Jamesland

Jamesland

by Michelle Huneven

Paperback(First Edition)

$16.95
View All Available Formats & Editions
Usually ships within 6 days

Overview

Jamesland, the buoyant second novel by Michelle Huneven, critically acclaimed author of Round Rock, is a witty, sophisticated, and deeply humane comedy of unlikely redemption.

When thirty-three-year-old Alice Black discovers a deer in her dining room after fighting with her boyfriend, she wonders if she’s going crazy. Pete Ross, forty-six, knows he’s crazy. He’s wrecked his marriage, slashed his wrists, and done time in a psychiatric institution, and now he's being cared for by his mother, who’s a nun. Forty-five-year-old Helen Harland, a spirited Unitarian Universalist minister, is being driven crazy by her hostile church administration. Living in Los Feliz, California, the three meet at Helen’s Wednesday midweek services. Though initially incompatible, the sheer force of Helen’s idiosyncratic ministering (her “variety show of religious experience”)–paired with Alice’s illustrious ancestor William James–proves to be a catalyst for friendship and a kind of transcendence. Generous and compassionate, Michelle Huneven delivers a joyful new novel about love, faith, and a few wayward souls waiting for life to begin.

Product Details

ISBN-13: 9780375713132
Publisher: Knopf Doubleday Publishing Group
Publication date: 09/14/2004
Series: Vintage Contemporaries Series
Edition description: First Edition
Pages: 400
Product dimensions: 5.20(w) x 8.00(h) x 0.80(d)

About the Author

Michelle Huneven received a Whiting Writers' Award in 2002, and has also won a GE Younger Writers Award in Fiction and a James Beard Award. She is presently a restaurant reviewer for the LA Weekly. Her first novel, Round Rock, was named a New York Times Notable Book and a Los Angeles Times Best Book of the Year. She lives in Altadena, California.

Read an Excerpt

1

Alice lived in her great-aunt's large bungalow on Wren Street in a desirable neighborhood known as Los Feliz. A hundred and fifty years before, Corporal Jose Vicente Feliz was awarded a Spanish land grant for his role in civilizing the unruly new pueblo of Los Angeles. Rancho Los Feliz--or the Happy Farm as it was often called--was a small, wealthy fiefdom with two thousand acres of mountainous wooded terrain teeming with game, a thousand more in flat arable fields and pastureland, and several miles of riverbed. Corporal Feliz enjoyed this windfall for eight short years. His savvy widow, Dona Verdugo, remarried and held on for decades, establishing legal title to the land once Mexico gained independence from Spain. Her heirs were less tenacious; several daughters sold their holdings at a dollar per acre, and the primary heir, Antonio, bequeathed his major holding to the family lawyer.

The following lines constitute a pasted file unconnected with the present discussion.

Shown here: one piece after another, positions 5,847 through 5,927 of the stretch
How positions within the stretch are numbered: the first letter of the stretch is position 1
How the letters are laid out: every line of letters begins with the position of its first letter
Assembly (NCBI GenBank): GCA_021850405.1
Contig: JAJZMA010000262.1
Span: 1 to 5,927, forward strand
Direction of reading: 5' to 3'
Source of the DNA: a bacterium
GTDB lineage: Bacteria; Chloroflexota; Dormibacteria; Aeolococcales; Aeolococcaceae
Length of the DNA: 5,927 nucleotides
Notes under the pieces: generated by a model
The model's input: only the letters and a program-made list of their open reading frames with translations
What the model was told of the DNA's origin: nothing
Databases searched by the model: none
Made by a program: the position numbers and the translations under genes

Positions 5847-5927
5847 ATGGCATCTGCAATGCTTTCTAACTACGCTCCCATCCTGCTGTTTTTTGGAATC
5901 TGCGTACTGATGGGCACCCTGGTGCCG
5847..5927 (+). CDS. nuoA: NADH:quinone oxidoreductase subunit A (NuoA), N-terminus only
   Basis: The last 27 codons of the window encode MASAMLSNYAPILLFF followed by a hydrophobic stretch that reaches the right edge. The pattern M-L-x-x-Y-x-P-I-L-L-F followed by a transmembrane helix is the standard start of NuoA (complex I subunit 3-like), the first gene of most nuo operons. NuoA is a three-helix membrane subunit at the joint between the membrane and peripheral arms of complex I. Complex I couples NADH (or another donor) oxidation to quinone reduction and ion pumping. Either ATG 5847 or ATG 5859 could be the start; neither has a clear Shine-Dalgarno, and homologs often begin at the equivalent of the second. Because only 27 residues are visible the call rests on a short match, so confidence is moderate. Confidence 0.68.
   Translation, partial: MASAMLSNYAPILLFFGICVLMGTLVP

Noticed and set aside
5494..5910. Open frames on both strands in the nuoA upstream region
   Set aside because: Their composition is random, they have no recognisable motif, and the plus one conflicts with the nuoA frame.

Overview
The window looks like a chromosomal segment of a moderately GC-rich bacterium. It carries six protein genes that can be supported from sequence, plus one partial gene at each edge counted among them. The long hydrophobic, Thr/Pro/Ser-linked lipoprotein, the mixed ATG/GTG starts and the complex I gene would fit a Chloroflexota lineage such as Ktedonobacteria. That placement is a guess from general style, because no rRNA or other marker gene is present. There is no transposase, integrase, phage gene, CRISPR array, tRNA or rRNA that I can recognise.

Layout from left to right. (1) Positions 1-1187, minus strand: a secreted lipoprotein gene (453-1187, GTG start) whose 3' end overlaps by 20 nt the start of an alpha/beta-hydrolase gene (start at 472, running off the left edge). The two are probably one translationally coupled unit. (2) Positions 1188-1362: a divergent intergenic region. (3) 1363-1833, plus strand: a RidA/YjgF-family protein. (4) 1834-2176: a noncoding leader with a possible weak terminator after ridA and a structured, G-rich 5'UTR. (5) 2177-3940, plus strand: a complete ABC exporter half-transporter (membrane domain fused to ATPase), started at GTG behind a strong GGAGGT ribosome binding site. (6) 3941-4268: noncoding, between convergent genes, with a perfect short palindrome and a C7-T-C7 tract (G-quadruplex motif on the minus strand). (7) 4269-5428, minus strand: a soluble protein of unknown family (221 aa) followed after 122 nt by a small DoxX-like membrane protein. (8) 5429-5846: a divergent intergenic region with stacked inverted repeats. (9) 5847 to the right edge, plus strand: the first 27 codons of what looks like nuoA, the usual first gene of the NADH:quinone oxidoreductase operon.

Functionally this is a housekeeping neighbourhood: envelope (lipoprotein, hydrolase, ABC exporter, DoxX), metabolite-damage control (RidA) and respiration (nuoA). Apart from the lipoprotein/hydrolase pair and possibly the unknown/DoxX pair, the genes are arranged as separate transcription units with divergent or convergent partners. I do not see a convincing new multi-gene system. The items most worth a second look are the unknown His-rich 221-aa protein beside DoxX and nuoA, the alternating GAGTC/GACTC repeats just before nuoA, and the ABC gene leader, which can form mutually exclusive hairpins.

Today, the mountainous area is more or less intact as Griffith Park, but the rest of the Happy Farm went the way of most Southland ranchos: subdivided again and again into residential home sites.

In 1919, an Arts and Crafts architect built half a dozen homes in the lower hills of the district. 432 Wren Street was a four-bedroom, three-bath bungalow set deep in a double lot; its selling points included river stone and clinker brick masonry, teak wainscoting sanded to a skinlike smoothness, cedar-lined closets, large porches--one of them for sleeping--and a two-car garage. The kitchen was unusually, gloriously large--the architect's mother talked him into this as well as a potting shed and wood-lath greenhouse. 432 sold to a prosperous young couple from Milwaukee, who raised three children there before selling it in 1946 to Alice Black's great-aunt.